FRANKFORT, Ky. (LEX 18) — More than 1.6 million Kentuckians have received their first shot of the coronavirus vaccine, and the state is trying to keep the momentum going, but a recent threat to immunization efforts popping up across the nation is the online selling of fake COVID-19 vaccination cards.
Blank coronavirus vaccination cards are being found for sale on sites like eBay, Shopify, and OfferUp, according to the National Association of Attorneys General.
“I've seen reports that scammers are trying to sell fake COVID vaccine cards for anywhere from twenty dollars to eighty dollars, to even a couple hundred dollars,” said LaDonna Koebel with the Kentucky Attorney General’s Office.
There have been no complaints filed claiming fake vaccination cards are being sold or bought in Kentucky to date, according to Koebel.
However, the issue has captured national attention, and Attorney General Daniel Cameron has joined 44 state leaders in demanding online retailers crack down on illegal sales.
“The false and deceptive marketing and sales of fake COVID vaccine cards threatens the health of our communities, slows progress in getting our residents protected from the virus, and are a violation of the laws of many states,” reads the most recent letter to OfferUp.com released on Monday.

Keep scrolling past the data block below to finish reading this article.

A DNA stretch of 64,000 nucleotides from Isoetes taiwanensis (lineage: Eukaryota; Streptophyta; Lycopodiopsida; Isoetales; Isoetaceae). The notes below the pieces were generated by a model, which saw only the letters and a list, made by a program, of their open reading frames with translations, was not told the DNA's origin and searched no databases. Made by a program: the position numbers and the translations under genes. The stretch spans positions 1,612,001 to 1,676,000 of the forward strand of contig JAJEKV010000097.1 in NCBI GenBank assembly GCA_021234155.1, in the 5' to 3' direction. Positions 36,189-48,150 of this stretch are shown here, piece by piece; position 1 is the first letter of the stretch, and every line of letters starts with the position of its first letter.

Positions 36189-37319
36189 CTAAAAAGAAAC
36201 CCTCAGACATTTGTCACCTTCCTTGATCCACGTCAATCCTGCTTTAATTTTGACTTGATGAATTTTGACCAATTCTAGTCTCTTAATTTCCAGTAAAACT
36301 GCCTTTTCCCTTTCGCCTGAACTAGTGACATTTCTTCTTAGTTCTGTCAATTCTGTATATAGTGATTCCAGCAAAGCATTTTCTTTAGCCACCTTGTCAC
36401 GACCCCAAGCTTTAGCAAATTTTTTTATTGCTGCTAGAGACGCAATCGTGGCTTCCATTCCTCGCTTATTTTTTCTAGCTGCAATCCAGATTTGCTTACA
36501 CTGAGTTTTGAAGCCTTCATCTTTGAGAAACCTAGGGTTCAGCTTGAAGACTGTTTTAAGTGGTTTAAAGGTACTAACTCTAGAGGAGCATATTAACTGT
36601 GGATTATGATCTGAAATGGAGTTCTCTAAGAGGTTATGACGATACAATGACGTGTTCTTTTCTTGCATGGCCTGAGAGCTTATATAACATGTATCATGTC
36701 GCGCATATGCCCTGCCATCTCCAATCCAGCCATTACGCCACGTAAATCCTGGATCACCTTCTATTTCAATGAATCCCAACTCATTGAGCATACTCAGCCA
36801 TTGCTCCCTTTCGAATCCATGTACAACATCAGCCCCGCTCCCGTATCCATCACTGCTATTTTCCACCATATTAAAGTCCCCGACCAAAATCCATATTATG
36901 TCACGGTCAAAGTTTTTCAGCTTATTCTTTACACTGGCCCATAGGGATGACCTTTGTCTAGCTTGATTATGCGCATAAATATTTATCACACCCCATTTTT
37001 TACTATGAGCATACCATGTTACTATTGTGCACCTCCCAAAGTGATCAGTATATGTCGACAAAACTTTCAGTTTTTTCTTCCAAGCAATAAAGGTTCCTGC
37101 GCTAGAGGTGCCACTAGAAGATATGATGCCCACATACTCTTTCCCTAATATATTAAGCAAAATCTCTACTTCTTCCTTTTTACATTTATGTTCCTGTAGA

Kentucky does not require residents to present a vaccination card to participate in events, travel, or enter venues. However, some countries have debated requiring ‘vaccine passports’ to prove immunization against COVID-19 before allowing travelers into their borders.
Koebel said in this situation, buying a fake COVID-19 vaccination card might seem appealing to those who do not want to get vaccinated, but wish to travel to another country, but the consequences could be grave.
“A falsified COVID vaccine card involves all the different issues. It is a medical record. It’s also a federal document with the CDC logo, and it’s potentially identity theft,” she said. “That is a federal crime.”
The FBI has also issued a warning against making, selling, or purchasing counterfeit COVID-19 vaccination record cards.
“If you did not receive the vaccine, do not buy fake vaccine cards, do not make your own vaccine cards, and do not fill in blank vaccination record cards with false information,” reads the FBI public service announcement. “By misrepresenting yourself as vaccinated when entering schools, mass transit, workplaces, gyms, or places of worship, you put yourself and others around you at risk of contracting COVID-19.”
The Kentucky Attorney General’s Office asks anyone who sees falsified documents being sold online to report the scam. You can submit a report to the office by visiting ag.ky.gov/scams or by calling the Consumer Protection Hotline at 1 (888)-432-9257.